The Julie in His Crown: The Tribute Artist Stars Charles Busch and Julie Halston Share the Stage Again

By Harry Haun
February 16, 2014

Charles Busch and Julie Halston chat with Playbill.com about their on and offstage collaborations throughout the years.



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You would think it isn't easy to be a leading lady's leading lady, but Julie Halston has no problem with it. She's been doing it for more than 30 years, playing — bosom buddy, lady in waiting, handmaiden, Tonto, whatever is required — to Charles Busch. Busch is famous for all his many entertaining hats: Actor, novelist, screenwriter, drag legend, and, of course, playwright with 18 plays so far.

The Tribute Artist, number 19, opened Feb. 9 at Primary Stages, scene of two of his previous crimes (Olive and the Bitter Herbs and You Should Be So Lucky), and it finds him in a pair of pants for only the second time in his career — Lucky was the first.

Not for long, rest assured. An out-of-work female impersonator, he is compelled to dress up and apply his art toward passing for his late landlady so he can hang on to her Greenwich Village townhouse long enough for his real-estate-lady sidekick (Halston) to peddle it on the open market and make them both rich.

He didn't have to surrender his gay card for this role, either. "My character is definitely gay," he trumpeted. "It's very important, actually, because it's what makes us so different from all of the other 'Some Like It Hot'-Charley's Aunt-'Tootsie' stories."

When he and Halston first crossed paths in San Francisco in 1983, it was hardly a "Eureka" moment. He was doing his one-man show, Alone — With a Cast of Thousands, and she was doing an AIDS benefit. He was not impressed. In fact, he found her singularly unfunny. "But I was very popular and had a lot of friends I was constantly taking to his show," she countered. In a pinch for a leading lady for Vampire Lesbians of Sodom, he gave her a shot, and she pretty well came away with a bull's eye.

Now, he wouldn't dream of pulling a caper, or play, without her. She has a permanent place in his creative sandbox. As muses go, she has gone the distance — and well beyond. The secret to their success: He writes for her, and she talks to him.

"A lot of the things he writes for me are things that I say," she admitted. "Like, I'll go over and have a social date with him and be telling [him] about what's going on with my mother or what happened at the gym, and the next thing I know, it's in the play."

But there's a trick to translating the Primal Halston into the Playable Halston, Busch said. "We have to go through a bit of a dance where I imitate her and then she imitates me imitating her. Then, she really goes to town. And still she surprises me. She'll come up with some flourish I've never seen before that'll absolutely floor me."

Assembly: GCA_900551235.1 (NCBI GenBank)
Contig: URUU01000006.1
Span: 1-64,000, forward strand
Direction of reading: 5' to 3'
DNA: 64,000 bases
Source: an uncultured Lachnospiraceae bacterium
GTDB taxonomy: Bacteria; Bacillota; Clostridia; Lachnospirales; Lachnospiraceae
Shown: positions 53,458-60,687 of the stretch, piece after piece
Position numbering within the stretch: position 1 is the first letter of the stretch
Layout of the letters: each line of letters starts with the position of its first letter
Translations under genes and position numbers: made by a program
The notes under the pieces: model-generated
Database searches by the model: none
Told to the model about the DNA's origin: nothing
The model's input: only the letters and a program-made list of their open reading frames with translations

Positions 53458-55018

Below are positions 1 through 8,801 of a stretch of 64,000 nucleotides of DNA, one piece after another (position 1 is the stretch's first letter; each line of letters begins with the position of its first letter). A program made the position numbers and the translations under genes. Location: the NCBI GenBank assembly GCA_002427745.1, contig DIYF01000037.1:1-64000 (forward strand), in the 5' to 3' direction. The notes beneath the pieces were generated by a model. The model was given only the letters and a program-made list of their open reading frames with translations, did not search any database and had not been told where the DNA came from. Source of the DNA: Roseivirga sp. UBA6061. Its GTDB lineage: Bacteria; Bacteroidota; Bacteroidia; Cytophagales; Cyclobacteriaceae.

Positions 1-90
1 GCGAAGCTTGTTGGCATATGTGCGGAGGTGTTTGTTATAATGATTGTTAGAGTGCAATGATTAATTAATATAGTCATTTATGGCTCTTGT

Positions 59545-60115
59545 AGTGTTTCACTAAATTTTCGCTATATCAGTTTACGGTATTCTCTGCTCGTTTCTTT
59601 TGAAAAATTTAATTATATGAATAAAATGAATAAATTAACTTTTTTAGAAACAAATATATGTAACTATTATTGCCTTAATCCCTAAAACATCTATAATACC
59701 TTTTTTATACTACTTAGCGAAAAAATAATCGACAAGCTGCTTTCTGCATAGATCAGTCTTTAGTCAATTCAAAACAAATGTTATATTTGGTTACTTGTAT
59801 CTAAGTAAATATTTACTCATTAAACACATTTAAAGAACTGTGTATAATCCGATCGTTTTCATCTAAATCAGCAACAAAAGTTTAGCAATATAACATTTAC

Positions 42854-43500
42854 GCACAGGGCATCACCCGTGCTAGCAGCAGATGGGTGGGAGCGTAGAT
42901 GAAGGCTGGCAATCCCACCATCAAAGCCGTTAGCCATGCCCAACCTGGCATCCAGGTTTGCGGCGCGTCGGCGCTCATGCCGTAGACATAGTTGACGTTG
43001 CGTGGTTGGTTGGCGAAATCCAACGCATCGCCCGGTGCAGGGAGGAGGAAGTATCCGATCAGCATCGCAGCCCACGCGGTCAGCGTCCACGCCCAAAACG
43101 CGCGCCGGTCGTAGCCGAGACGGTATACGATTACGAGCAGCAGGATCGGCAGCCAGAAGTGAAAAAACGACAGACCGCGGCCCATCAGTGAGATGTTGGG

By any other name, Julie Halston has been Lenore Stupack, the angry, sex-starved wife of a Scarsdale car dealer (You Should Be So Lucky); Pat Pilford, a red-baiting anti-Communist in 1950s Hollywood (Red Scare on Sunset); Kitty, the Countess de Borgia, a showbiz dame with a title (The Lady in Question) and the sexually short-circuiting Sister Acacius (The Divine Sister).

"I do literally remember opening the script of The Divine Sister, and, by page two, I knew it was a gold mine — and I hadn't even come on yet!" Her sentimental favorite Busch play is The Lady in Question, which he had scraped together from the more glamorous backlot Nazi-fights of Norma Shearer and Joan Crawford.

"One, it put us on the map with Frank Rich and the New York Times, and it really changed the course of our company. Two, Charles and I are both obsessed with World War II. We weren't part of World War II, but it resonated with us. We were part of the AIDS crisis, and that's a war we're still fighting." Indeed, it struck close to home and claimed members of their own Theater-in-Limbo company — Robert Carey, the beefcake of Times Square Angel, and Meghan Robinson, the matron of 'Psycho Beach Party.'

Without fail, Busch and Halston play great polar opposites in his plays — the dreamer versus the doer. "It makes a great contrast, and it's a great basis for conflict," she noted.

"I'm the one who gets to say, 'I told you it wasn't going to work.' In the end, as we see, dreams and terra firma can co-exist, and they can make for a lovely world.

"As always with Charles, it's a special world. What I love about his work is just when you think you've figured it out, there's always a twist — and it doesn't have to be a gender-bending twist. He's a good enough writer that it will be a twist with a plot.

"I have to say Charles and I, together, are the best team. I don't mean to be self-aggrandizing. I think people like to see us together, and we like to see us together."

That kid from Comack, Long Island, who wasn't so funny at first, seems to have worked out, and, according to Busch, she still works: "Julie can do a true-to-herself line reading, and it cracks me up. We make each other laugh, and that's nice after all these years."